Rather than attempt to compete with pre-existing rivals, RadioShack needs to carve out a new niche in the consumer electronics market that celebrates the pioneers and the mavericks.

What strategy would you recommend for RadioShack?

Let us know your thoughts in the forum! (The person with the best response in the next 48 hours will win a copy of Marc Consentino’s Case In Point or another book from the Bookshelf.)

5 Ways to Foster Learning

Learning is a natural process, but management still has a role to play

5 Ways to Foster Learning

(Source: Flickr)

FOLLOWING on from our post on learning from experience, in which we discovered that learning by doing is a natural process, we are finally delivering what we promised – a post which explores some ways that management can help.

Learning may occur naturally, but management can enhance and harness the learning process by:

  1. Fostering a culture of learning
  2. Directing effort to specific goals
  3. Capturing and sharing learning internally
  4. Keeping learning proprietary, and
  5. Commercialising good ideas

We explore each of these five approaches in more detail below.

1. Fostering a culture of learning

The culture of a firm can affect how receptive employees are to new ideas and the rate at which learning takes place. There are five methods that management can employ to help build a learning culture.

1.1. Create space for tinkering

If management wants to encourage improvement then a policy which punishes failure may sound like a good idea. Success is good, mistakes are bad, and therefore anyone who fails should be punished.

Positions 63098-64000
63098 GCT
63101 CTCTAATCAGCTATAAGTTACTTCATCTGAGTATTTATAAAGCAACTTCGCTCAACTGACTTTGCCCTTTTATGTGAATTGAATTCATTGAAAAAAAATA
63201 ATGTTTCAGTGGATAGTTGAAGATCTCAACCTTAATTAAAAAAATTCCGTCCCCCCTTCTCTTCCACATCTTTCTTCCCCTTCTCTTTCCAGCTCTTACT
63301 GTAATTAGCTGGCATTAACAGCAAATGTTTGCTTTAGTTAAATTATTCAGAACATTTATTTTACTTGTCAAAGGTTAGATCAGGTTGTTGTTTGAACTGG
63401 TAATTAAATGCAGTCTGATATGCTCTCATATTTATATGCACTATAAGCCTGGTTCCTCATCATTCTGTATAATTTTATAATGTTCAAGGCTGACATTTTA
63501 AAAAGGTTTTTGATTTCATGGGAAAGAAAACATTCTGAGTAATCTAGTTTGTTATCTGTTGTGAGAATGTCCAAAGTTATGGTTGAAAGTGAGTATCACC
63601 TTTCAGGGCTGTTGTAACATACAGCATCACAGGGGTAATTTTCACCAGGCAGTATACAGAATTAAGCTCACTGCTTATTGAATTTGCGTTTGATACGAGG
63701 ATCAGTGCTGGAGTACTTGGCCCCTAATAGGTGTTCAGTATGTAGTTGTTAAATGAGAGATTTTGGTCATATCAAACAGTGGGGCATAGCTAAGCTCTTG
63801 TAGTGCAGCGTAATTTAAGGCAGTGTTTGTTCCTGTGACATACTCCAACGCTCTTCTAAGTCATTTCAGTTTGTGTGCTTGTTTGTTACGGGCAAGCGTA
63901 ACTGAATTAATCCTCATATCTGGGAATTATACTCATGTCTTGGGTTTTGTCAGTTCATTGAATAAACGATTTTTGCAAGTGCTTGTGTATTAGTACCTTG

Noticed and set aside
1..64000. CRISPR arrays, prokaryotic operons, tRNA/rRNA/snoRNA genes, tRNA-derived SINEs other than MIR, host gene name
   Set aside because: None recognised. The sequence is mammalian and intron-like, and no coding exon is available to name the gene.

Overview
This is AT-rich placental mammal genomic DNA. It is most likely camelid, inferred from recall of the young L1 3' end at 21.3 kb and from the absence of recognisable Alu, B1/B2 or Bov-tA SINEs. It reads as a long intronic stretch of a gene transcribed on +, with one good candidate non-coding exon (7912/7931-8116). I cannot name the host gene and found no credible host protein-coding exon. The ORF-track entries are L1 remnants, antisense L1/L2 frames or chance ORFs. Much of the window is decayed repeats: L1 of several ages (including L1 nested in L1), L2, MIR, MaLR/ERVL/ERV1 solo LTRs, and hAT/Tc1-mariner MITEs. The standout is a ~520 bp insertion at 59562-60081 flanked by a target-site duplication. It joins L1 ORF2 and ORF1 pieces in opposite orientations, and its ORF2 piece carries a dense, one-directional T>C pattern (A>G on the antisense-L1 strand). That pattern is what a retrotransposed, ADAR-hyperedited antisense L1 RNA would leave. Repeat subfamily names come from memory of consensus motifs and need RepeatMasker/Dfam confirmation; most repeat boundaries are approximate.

This may sound logical, but it ignores what we know about the learning process – mistakes are to be expected and are part of the natural process of learning which, combined with a due sense of stoic perseverance, inevitably leads to the next big breakthrough.

Convex Tinkering

Scientists understand the learning process and have adopted trial-and-error as a fundamental part of the scientific method. Management needs to appreciate this as well.

Small mistakes and discoveries that lead nowhere are to be expected, and should not just be tolerated but accepted as normal.

If management tries to optimise operations and set deadlines so tightly that there is no space for curiosity and tinkering, then employees may be prevented from trying new approaches which have the potential to radically improve performance.

Intelligent and energetic people are more valuable when they have space to tinker. This fact has been willingly accepted by many Silicon Valley firms and was the core idea behind Google’s “20 Percent Time”, a company policy that allowed Google employees to spend one day per week on a project of their own choosing and which led to innovative new products like Gmail and Google Adsense.